Senior Dogs: Proper Care and What to Expect
Whilst lots of families usually receive their dogs as puppies, there are many perks to having a senior dog. They are generally gentle, wise and content and may even rock an adorable looking gray muzzle too.
As you age with them, you can enjoy leisurely walks together rather than energetic runs and share similar temperaments that you’ve both well established over the years. Whether you are both stubborn souls or gentle pushovers, one thing is for sure and that’s that you’ve both got a whole lot of love to give.
You may be wondering, at what age is my dog actually classed as a senior dog? Like humans, there is no real age to put on it. After all, you’re only as old as you feel – right?
There’s a difference in each dog. Large breeds such as a Great Dane may be classed as senior earlier on (between 6-8 years) whilst smaller breeds such as a Chihuahua is generally a little later, (10-11 years).
This is all entirely dependent on how quickly their health, bodies and personalities age.
So what could your dog be experiencing as they age?
Unfortunately, senior dogs (much like you and I), are more susceptible to health issues.
This can include general degenerative diseases like arthritis, dental care, decrease in control of their bladder, lumps that change in size or shape, etc.
There are several signs to look out for in your senior dog such as slowing down, unwillingness to exercise or eat, excessive sleeping and unusual behaviours. Whilst these can be deemed normal in a senior dog, they may also be common alerts that something is wrong.
Check here for a list of red flags that you should be extra careful to look out for:
- Change in your dog’s weight
- Change in your dog’s appetite
- Change in your dog’s water intake
- Incontinence or increased urination
- Bad breath
- Difficulty chewing
- Lumps changing in size or shape on your dog’s body
- Slowing down
Of course, your main concern should be any medical issues. After all, this is may be something that is out of your control and needs medical attention. If this is the case, you would need to contact your vet straight away.
It isn’t uncommon for your dog to become very set in their ways – some may call it stubbornness!
Their sensitivity to the weather may increase and their sight or hearing abilities may decrease. This means that they may rely on you more than usual as a sense of security, maybe even resulting in a form of separation anxiety.
Their ability to deal with change also decreases and they learn to feel secure with their daily routines – this is why it is important to keep doing what you normally would with them. If you need to make changes to any major part of their day or normal daily routine, slowly introduce this change so to not confuse your dog. The chances are, they may not even notice the change this way.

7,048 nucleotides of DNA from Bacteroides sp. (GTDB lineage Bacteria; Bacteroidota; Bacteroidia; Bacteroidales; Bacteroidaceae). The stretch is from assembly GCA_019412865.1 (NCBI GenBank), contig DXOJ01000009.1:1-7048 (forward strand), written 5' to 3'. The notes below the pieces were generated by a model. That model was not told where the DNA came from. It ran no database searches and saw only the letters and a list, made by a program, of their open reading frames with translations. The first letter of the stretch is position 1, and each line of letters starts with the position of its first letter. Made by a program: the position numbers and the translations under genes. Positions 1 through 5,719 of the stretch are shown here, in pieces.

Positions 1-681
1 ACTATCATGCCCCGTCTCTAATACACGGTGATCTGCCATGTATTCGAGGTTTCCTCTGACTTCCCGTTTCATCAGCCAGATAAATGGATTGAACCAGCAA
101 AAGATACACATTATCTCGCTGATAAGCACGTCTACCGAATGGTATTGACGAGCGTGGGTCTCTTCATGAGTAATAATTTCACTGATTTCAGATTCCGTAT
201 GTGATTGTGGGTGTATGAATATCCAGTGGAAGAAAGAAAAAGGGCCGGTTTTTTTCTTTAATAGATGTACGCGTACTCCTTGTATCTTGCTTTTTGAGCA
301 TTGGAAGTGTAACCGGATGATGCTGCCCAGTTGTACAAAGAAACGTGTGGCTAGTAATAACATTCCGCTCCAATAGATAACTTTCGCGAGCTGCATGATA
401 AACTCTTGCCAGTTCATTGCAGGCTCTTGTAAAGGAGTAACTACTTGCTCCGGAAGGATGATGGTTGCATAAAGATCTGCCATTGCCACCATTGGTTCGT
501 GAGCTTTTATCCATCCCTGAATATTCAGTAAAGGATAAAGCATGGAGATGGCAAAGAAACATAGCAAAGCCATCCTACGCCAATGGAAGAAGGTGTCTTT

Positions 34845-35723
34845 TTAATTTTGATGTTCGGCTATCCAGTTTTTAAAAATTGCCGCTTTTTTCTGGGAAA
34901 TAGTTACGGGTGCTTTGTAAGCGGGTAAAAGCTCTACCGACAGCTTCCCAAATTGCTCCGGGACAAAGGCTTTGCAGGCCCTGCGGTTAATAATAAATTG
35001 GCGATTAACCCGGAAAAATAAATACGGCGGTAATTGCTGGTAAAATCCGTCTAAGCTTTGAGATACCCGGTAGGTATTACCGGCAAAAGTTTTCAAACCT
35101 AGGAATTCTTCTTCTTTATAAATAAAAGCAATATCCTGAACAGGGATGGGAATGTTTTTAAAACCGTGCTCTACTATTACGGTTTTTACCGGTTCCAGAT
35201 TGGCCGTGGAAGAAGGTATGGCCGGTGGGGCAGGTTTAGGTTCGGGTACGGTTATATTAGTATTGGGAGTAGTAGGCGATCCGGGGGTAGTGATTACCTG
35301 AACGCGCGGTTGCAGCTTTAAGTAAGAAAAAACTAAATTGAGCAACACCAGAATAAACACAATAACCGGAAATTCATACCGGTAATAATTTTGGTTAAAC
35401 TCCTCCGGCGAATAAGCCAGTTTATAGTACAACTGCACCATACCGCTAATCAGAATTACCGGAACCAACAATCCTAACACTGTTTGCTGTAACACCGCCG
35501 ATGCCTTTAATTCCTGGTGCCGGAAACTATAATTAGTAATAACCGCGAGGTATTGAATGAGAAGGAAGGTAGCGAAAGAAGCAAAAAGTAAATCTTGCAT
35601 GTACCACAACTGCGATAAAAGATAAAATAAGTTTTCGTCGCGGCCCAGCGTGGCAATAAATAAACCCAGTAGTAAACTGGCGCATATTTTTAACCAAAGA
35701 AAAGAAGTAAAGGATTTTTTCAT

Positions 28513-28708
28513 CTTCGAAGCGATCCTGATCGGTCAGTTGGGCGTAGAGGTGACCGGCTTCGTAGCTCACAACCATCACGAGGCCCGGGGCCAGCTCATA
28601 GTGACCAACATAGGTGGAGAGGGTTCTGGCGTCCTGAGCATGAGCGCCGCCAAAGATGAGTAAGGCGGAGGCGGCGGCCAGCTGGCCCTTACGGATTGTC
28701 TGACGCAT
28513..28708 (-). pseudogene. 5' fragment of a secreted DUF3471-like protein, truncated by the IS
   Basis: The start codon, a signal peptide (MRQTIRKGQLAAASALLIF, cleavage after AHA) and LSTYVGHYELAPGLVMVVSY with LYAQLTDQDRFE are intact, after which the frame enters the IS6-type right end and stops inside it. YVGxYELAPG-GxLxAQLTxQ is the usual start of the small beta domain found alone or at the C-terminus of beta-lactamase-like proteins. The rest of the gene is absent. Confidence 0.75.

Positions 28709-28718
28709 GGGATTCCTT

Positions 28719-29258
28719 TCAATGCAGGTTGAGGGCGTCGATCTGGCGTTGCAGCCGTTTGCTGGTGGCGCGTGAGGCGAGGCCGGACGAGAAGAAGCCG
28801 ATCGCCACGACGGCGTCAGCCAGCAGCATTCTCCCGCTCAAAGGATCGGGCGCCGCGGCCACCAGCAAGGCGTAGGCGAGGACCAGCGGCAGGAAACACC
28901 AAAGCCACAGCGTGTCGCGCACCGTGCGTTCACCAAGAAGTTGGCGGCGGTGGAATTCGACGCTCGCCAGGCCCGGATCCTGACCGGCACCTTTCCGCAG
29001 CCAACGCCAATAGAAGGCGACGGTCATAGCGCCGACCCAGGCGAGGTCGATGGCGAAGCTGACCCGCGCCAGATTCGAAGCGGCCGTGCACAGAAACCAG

Senior Dog Tips - What exactly can you do to help?
The most important thing for you to do in order to help your senior dog is to love them the same as you always have. Don’t make a fuss and give them more attention than they are used to – this could make them more dependent on you than they need to be. Don’t show them any less attention as you may confuse them and they may develop a form of depression or separation anxiety.
If your dog is exercising less, control their daily food intake. An overweight senior dog is a recipe for more medical issues to come your way! Ensure that they are consuming the right nutrients and calories that they need to keep their weight managed correctly.
Less exercise for your dog means they are probably going to get bored quicker too! Provide them with some entertainment. There are many toys that dogs love to play with (that aren’t the neighbour’s slippers believe it or not). Try a few out that aid weight loss or movement if needed, this ensures your dog is still getting in some much needed and loved play time!
Keep your pup hydrated, no matter what the weather looks like. If they are reluctant to consume their usual water intake, this may be an indicator that something else is wrong so be sure to check it out.
Be aware of how your dog acts in weather changes. Over sensitivity to the weather means wrap them up when it is cold and don’t let them overheat when it is hot.
Exercise! So your dog may not be up for a huge run in the park but a walk together around a few blocks is definitely still a go. Keeping your dog as active as they can be will promote their overall health as well as reduce effects of diseases such as arthritis.
Keep up your trips to the grooming salon. Who doesn’t like to be pampered? Regular trips to the salon will keep your dog’s skin and fur protected. Your groomers can also check for any irregularities on your dog’s body – it’s always good to double check!
Visit your vet regularly. It is recommended that you take your senior dog to be checked out at least twice a year, (every 6 months). They can perform body condition evaluations and be sure to catch any problems out as early as possible.
No one wants to think about losing their best friend but by knowing how you can help or even prevent some of these issues, you may just get to spend a little longer together.
If you need any more information or advice on senior dog health or senior dog health care, don’t hesitate to get in touch. We’re easily contacted on Facebook (Petz Park). Here we can be of assistance almost instantly and do our best to help your furry friend.